Concept of One Frame Exhibit originated several years ago to provide an introduction to exhibiting for novice exhibitors and hopefully a stepping-stone to further involvement.
When one-frame exhibits were first accepted at local then national philatelic exhibitions, there was a great outcry that the traditional exhibits were being undermined by inferior efforts. It took a while to convince the critics, but one-frame exhibits, which appeal to both novice and expert, are now part of most shows and One-frame exhibiting is growing in popularity.
FIP guidelines for the evaluation of One Frame exhibits were not been declared till 2002 but few years back FIP started allowing One Frame Class, on an experimental basis, at international shows. The first ever FIP One-Frame class competition was held at Bangkok 2003 in Thailand (4th – 13th October 2003) The One-Frame exhibit has now become an established and popular part of the National and International Philatelic Exhibitions.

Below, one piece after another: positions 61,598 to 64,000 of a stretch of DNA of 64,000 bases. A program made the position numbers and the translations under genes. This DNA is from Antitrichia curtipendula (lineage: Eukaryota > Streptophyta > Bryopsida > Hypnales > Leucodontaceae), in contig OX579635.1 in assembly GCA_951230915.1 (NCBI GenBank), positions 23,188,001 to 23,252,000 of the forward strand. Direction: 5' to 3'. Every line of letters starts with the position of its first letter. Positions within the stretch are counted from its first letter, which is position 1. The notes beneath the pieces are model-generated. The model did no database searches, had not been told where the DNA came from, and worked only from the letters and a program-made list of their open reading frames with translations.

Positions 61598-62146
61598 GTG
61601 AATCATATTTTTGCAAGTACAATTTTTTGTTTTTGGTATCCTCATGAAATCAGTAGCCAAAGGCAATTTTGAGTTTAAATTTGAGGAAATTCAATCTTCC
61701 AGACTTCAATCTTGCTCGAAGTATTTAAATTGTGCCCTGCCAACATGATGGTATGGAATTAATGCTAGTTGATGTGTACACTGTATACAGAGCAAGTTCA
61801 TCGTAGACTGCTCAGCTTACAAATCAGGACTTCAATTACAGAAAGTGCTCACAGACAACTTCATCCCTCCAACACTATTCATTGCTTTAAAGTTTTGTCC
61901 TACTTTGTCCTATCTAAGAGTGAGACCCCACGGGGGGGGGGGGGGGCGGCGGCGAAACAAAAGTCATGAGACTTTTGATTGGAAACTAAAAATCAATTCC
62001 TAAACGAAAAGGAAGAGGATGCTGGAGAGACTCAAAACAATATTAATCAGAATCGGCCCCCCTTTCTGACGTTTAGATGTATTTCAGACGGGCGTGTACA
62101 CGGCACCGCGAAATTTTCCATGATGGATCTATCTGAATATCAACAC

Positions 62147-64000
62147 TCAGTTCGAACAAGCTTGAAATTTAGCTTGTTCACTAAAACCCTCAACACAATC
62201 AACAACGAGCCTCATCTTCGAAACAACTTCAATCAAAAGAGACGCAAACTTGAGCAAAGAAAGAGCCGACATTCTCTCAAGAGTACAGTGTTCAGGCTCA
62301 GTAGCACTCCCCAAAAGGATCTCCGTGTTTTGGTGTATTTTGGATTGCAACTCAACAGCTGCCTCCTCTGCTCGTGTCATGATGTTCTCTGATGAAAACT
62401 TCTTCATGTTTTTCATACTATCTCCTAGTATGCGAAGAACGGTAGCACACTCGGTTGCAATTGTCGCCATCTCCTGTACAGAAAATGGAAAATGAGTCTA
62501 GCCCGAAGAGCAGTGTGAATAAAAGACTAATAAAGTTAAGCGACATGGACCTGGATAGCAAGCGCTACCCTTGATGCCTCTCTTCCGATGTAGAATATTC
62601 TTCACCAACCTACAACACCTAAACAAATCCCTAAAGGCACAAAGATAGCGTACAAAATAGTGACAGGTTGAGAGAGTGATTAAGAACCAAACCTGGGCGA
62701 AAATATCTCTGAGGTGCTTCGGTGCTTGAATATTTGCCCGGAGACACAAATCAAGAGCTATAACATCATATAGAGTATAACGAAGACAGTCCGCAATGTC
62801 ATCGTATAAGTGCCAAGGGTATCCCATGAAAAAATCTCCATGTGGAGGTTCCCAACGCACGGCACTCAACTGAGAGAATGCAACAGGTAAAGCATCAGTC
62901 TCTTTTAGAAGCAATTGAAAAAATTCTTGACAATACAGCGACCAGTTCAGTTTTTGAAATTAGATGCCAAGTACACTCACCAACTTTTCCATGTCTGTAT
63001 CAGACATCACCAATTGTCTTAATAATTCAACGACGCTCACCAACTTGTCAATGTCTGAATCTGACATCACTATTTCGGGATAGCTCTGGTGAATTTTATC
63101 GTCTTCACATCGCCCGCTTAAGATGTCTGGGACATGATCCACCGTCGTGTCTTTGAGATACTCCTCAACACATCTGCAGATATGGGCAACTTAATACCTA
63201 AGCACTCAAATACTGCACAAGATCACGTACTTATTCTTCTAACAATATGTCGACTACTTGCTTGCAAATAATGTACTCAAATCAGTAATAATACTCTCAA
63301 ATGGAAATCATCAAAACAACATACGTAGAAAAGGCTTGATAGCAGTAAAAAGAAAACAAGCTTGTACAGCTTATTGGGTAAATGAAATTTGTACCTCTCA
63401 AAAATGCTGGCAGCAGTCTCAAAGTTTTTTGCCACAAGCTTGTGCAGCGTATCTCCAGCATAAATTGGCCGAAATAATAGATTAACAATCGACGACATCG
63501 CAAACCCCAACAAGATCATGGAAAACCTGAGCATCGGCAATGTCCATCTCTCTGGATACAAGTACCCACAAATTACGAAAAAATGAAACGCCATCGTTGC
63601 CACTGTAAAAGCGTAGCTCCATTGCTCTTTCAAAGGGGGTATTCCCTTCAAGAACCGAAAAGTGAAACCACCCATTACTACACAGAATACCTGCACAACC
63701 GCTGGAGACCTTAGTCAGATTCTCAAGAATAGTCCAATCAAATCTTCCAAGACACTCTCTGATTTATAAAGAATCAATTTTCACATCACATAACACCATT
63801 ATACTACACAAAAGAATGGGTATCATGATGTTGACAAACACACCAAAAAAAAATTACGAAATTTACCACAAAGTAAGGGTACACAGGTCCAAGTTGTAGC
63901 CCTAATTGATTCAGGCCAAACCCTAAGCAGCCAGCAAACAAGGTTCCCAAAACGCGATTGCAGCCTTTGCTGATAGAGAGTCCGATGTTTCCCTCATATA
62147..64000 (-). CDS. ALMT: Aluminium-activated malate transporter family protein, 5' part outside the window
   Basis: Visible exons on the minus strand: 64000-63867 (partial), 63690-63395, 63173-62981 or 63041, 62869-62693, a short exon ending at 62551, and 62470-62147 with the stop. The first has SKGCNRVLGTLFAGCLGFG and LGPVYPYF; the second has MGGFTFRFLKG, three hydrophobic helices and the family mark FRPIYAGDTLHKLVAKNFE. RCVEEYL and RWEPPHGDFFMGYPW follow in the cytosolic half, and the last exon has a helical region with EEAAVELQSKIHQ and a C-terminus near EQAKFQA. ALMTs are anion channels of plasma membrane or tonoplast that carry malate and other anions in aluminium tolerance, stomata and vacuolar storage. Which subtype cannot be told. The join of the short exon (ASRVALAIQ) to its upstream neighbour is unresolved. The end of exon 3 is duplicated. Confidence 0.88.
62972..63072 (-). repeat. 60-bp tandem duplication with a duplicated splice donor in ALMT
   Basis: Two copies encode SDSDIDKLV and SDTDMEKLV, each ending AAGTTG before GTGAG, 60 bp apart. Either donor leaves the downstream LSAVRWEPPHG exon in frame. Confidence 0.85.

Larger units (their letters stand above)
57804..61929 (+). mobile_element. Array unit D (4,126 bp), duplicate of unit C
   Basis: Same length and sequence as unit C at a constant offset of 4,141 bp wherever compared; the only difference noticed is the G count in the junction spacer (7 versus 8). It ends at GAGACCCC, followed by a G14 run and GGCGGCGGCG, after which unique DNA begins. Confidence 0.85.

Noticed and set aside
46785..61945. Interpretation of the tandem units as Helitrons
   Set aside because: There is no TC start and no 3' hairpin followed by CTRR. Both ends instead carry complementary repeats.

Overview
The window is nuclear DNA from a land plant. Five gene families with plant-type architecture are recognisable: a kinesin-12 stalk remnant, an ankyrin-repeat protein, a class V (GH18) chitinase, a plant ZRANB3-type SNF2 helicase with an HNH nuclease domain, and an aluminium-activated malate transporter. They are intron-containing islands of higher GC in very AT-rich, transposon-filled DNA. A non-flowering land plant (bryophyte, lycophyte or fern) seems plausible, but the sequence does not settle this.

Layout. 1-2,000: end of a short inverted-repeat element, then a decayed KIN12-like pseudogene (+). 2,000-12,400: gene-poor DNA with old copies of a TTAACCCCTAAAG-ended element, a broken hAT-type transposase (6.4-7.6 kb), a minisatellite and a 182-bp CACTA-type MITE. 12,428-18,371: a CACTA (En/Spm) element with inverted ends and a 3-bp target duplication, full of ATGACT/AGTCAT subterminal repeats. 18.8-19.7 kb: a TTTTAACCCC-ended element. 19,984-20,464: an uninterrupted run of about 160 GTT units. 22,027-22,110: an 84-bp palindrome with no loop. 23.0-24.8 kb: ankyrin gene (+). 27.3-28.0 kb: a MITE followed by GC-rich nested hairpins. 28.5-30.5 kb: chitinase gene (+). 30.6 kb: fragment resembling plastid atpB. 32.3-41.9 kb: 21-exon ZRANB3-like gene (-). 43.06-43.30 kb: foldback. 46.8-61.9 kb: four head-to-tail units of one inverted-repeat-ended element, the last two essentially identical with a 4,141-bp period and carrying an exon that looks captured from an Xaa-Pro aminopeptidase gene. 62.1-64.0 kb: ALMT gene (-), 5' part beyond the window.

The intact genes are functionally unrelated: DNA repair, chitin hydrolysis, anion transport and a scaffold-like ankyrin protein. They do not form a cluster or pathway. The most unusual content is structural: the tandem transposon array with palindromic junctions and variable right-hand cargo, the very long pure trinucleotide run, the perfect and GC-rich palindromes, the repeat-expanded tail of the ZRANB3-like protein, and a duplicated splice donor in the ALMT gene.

There are two different thoughts about the concept of the One Frame Exhibit Class. The first one is the one-frame exhibit could be the starting point for a multi-frame exhibit on the same topic. Under this concept One Frame Exhibit will provide new collectors a platform to start exhibiting on a small scale at a Philatelic Exhibition. Collectors would be able to start modestly, get their feet wet, and then continue to develop their exhibit into a more complex and complete one. This was the concept under which one-frame exhibiting began in the United States.
Another concept is opposite to first one. One Frame Exhibit provides established collectors an opportunity to prepare exhibits on subjects or themes that cannot be treated well in more than one frame. A one-frame exhibit is an exhibit that is completely contained within the confines of one frame and not be able to be expanded into a multi-frame exhibit.
I personally think and feel that both of these concepts can be brought into the picture and can work hand-in-hand. The important point is that the one-frame exhibit must be self-contained, but, if the topic is selected wisely, it can be expanded into a multi-frame exhibit. It provides an opportunity to exhibitors who are developing a subject which is capable of expanding to more than One Frame in the near future.